Proposal Also Bars Lobbyists from Bundling Campaign Contributions
Aims to End Outsized, Undue Influence from Lobbyists
Colorado U.S. Senator Michael Bennet is continuing his efforts to reform the way Washington works and end the dysfunction. Today, he introduced a bill to end the outsized and undue influence of lobbyists on Members of Congress. The Lobbying and Campaign Finance Reform Act prohibits members of Congress and candidates from soliciting campaign contributions from lobbyists while Congress is in session and bars lobbyists from bundling large contributions.
“It’s time to return the power in Washington to the people who elected us to represent them,” Bennet said. “When Congress is in session, members should be focused on the work in front of them rather than asking lobbyists to fill their campaign coffers. Our campaign system and our politics have become distorted giving lobbyists extraordinary and undue influence and access that comes at the expense of the American people. We can take enormous steps to correct this distortion by preventing lobbyists, who are in the business of influence, from handing members of Congress a pile of checks worth tens or hundreds of thousands of dollars and by prohibiting members from asking for contributions while they are legislating.”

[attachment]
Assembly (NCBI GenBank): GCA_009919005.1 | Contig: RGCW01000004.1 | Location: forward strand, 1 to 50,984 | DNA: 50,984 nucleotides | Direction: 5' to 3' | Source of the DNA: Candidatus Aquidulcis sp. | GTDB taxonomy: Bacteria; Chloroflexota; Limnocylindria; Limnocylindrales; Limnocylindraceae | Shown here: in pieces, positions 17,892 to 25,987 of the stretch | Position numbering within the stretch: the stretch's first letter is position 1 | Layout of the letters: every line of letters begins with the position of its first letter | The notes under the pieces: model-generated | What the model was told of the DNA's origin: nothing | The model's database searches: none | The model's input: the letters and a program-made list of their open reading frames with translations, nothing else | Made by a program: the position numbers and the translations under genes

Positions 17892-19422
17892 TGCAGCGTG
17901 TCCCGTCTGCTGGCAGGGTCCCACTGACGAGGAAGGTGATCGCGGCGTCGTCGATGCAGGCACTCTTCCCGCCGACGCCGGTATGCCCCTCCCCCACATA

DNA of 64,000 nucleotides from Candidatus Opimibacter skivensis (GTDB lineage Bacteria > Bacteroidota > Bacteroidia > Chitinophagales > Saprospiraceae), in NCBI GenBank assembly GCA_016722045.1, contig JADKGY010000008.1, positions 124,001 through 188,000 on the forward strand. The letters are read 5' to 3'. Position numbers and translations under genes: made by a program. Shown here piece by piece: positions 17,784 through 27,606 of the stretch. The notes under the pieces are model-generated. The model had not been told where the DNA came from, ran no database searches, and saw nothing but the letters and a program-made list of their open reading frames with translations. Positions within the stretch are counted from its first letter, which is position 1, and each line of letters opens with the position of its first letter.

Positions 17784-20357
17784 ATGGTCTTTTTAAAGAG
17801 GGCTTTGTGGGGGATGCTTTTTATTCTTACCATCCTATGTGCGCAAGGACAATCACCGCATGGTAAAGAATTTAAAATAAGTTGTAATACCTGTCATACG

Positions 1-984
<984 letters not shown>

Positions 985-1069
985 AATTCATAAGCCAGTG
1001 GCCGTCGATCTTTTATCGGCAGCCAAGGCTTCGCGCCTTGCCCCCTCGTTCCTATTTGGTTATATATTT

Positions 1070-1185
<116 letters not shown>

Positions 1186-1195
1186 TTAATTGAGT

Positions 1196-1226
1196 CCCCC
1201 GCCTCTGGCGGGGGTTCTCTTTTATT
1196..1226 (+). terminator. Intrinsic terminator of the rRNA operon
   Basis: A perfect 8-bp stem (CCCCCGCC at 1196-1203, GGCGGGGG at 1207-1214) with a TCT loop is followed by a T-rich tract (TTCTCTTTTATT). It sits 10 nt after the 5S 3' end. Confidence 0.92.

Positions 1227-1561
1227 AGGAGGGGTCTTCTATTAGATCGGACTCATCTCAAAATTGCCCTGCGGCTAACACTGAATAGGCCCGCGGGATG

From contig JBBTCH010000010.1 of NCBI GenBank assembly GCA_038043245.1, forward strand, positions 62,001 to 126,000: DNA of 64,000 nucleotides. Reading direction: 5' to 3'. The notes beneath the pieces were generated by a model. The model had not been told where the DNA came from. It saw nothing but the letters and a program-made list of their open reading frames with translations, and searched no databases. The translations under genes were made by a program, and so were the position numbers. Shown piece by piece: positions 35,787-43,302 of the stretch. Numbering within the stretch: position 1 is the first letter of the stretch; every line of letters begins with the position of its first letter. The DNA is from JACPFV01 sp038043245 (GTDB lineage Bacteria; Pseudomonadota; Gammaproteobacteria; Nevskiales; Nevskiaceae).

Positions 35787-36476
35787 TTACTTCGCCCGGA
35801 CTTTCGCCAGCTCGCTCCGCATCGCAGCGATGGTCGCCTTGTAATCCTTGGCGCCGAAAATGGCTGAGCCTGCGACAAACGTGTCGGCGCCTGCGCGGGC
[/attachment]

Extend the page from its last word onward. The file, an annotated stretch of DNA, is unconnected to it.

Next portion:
The Lobbying and Campaign Finance Reform Act would:
- Prohibit solicitations of campaign contributions from lobbyists when Congress is in session – It prohibits Members of Congress, Senators, and candidates for the House of Representatives or the Senate from soliciting campaign contributions from lobbyists when their respective bodies are in session;
- Eliminate lobbyist bundling of large contributions – The bill prohibits registered lobbyists from bundling large contributions from individuals and obtaining credit with Senators and Members of Congress for this bundling;
- Reforms the lobbying registration process – The bill would require lobbyists to register if he or she makes two or more lobbying contacts for a client over a two-year period regardless of whether the lobbyist spends more than 20 percent of his or her time serving the particular client.
The bill is supported by the Campaign Legal Center, Citizens for Responsibility and Ethics in Washington, Common Cause, Democracy 21, Demos, League of Women Voters, Public Citizen, and the Sunlight Foundation.
Bennet’s bill complements his work to reform the way Washington does business and to restore confidence to the voters. He has introduced a bill to close the revolving door and ban Members of Congress from ever becoming lobbyists. Bennet also introduced a constitutional amendment with Senator Tom Udall (D-NM) that would restore authority to Congress, individual states, and the American people to regulate campaign finance. He is also a cosponsor of the DISCLOSE Act to crack down on “dark money” by requiring organizations that spend money to influence elections to disclose their spending as well as their major sources of funding in a timely manner.